Could Libya be the country where One World Government cracks?

TAP – Gaddafi loyalists left their signature when they assassinated Christopher Stevens, the US Ambassador on September 11th 2012.  The date could hardly be more significant.  Here the OWG lost out at Benghazi, a place they thought was already secured.  With the world’s media all massed up to watch the next country smashing episode in Syria, it is worth bearing in mind, that the last job is hardly going according to plan.  Libya could yet throw up a scenario which NATO with all her weapons of mass destruction, cannot handle.  Gaddafi must have prepared an underground to carry on resistance after the country fell.  Libyans were a rich country with access to technology and hardware.  Not all of that hardware has yet been taken out.

The removal of the CIA from Benghazi after the Stevens assassination is a notable One World Government defeat.  OK they can smash up countries easily enough, but if they can’t establish a new infrastructure, without it being wiped out in turn, their so-called victories might yet unscramble, and One World Government become an idea which has had its day.  With absolutely no country loyal to the murderous and endlessly greedy elites at the top of the pyramid, their time will come.

Was the strategy to allow the inevitable victory of NATO when the airforces of the west are committed to battle, fake a total defeat, and then reappear from the ruins to eliminate the CIA intelligence apparatus.  It’s standard guerrilla tactics after all.  Libya is no Iraq where the country was easily set against itself in civil war.

Global Research writes –
Benghazi Attack disrupted Major CIA Operation: Attack allegedly directed against “CIA Operatives and Contractors”

Global Research, September 25, 2012

The September 11 attack that claimed the life of the US ambassador to Libya, Christopher Stevens, and three other Americans disrupted a major CIA operation in the North African country.
According to the New York Times, at least half of the nearly two dozen US personnel evacuated from the eastern Libyan city of Benghazi following the fatal attack on the US consulate and a secret “annex” were “CIA operatives and contractors.”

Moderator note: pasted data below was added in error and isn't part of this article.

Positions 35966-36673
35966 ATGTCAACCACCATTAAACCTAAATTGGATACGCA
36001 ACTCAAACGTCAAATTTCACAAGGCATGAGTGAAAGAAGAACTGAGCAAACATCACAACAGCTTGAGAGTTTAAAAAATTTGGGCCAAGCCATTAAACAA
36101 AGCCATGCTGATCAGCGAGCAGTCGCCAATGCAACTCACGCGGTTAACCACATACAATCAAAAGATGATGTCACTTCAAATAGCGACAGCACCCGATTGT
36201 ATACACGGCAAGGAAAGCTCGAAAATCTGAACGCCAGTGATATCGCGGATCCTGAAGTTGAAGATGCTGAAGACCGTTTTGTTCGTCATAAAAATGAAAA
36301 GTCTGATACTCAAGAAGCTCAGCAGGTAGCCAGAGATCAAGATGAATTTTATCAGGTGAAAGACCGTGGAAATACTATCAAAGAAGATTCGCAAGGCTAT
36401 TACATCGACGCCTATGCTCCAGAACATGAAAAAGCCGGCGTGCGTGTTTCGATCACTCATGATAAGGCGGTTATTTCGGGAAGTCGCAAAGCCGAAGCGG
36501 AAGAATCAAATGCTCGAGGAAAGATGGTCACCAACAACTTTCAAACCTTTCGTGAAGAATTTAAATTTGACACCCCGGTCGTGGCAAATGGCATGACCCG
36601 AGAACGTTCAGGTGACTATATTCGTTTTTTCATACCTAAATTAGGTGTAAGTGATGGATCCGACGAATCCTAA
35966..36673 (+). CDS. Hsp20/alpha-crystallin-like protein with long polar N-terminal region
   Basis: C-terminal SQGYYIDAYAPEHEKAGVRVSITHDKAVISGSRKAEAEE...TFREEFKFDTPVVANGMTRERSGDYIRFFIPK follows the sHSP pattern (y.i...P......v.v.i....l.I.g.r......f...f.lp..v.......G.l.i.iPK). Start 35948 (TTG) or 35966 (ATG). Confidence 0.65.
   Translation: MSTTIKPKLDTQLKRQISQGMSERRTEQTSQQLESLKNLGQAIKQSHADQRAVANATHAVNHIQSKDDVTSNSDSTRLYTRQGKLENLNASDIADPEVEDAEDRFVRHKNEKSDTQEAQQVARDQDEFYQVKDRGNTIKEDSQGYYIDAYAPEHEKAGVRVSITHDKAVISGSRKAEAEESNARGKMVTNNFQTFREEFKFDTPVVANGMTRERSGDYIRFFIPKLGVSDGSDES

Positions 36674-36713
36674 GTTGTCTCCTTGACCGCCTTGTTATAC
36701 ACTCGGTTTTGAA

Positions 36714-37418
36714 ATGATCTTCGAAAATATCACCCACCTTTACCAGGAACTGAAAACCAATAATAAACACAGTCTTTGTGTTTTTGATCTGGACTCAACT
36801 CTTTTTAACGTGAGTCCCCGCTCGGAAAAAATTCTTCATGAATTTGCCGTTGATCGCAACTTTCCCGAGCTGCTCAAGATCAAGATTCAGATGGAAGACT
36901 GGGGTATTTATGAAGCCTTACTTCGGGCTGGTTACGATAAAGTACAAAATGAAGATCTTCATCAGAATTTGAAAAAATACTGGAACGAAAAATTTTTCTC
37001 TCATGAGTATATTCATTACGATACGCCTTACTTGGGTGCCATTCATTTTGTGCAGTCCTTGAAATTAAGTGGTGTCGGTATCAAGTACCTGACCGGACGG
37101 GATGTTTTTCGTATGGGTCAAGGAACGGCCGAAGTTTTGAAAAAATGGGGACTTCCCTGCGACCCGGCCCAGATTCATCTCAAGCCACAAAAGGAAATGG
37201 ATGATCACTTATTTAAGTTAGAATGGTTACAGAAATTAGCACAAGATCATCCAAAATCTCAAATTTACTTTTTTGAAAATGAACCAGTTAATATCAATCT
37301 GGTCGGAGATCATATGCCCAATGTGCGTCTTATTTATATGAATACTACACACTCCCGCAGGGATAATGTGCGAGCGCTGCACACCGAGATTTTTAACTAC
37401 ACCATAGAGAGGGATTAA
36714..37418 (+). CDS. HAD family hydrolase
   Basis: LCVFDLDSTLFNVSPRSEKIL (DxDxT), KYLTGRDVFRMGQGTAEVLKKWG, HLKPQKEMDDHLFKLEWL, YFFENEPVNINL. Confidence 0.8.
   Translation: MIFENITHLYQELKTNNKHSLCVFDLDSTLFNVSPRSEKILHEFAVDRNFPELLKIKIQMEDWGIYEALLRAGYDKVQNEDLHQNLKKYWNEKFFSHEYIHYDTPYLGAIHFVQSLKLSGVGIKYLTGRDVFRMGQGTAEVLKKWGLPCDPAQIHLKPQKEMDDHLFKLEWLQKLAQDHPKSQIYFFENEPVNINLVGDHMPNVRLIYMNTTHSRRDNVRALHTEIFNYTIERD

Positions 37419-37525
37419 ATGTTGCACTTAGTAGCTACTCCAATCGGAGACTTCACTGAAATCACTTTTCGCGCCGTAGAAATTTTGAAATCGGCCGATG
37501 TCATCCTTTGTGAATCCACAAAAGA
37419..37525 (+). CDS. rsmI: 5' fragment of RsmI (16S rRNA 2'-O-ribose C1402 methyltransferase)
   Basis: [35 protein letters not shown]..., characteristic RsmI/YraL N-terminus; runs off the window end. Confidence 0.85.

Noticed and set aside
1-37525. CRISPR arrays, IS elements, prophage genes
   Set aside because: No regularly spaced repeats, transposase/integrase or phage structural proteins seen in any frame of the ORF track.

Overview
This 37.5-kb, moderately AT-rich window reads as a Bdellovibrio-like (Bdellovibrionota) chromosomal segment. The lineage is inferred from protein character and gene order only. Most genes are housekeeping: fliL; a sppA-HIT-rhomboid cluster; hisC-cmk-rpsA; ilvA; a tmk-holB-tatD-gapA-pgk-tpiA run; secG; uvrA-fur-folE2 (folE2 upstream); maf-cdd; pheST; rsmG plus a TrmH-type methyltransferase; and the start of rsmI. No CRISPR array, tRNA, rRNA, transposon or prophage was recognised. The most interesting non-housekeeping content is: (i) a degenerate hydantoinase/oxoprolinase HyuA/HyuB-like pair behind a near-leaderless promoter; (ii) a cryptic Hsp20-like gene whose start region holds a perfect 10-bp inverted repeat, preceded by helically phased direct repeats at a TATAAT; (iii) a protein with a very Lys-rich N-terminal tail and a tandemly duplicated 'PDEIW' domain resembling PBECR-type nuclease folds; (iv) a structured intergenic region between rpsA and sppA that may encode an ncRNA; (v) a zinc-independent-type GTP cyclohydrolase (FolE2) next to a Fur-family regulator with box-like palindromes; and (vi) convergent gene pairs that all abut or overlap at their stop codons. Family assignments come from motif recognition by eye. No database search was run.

“It’s a catastrophic intelligence loss,” a US official who had been stationed in Libya told the Times. “We got our eyes poked out.”
The Times report describes the mission of the CIA station in Benghazi as one of “conducting surveillance and collecting information on an array of armed militant groups in and around the city,” including Ansar al-Sharia, an Islamist militia that has been linked by some to the September 11 attack, and Al Qaeda in the Islamic Maghreb, or AQIM.
It further states that the CIA “began building a meaningful but covert presence in Benghazi” within months of the February 2011 revolt in Benghazi that seized the city from forces loyal to the government of Colonel Muammar Gaddafi. Stevens himself was sent into the city in April of that year as the American envoy to the so-called “rebels” organized in the Benghazi-based National Transitional Council (NTC).
What the Times omits from its account of CIA activities in Benghazi, however, is that the agency was not merely conducting covert surveillance on the Islamists based in eastern Libya, but providing them with direct aid and coordinating their operations with those of the NATO air war launched to bring down the Gaddafi regime. In this sense, the September 11 attack that killed Stevens and the three other Americans was very much a case of the chickens coming home to roost.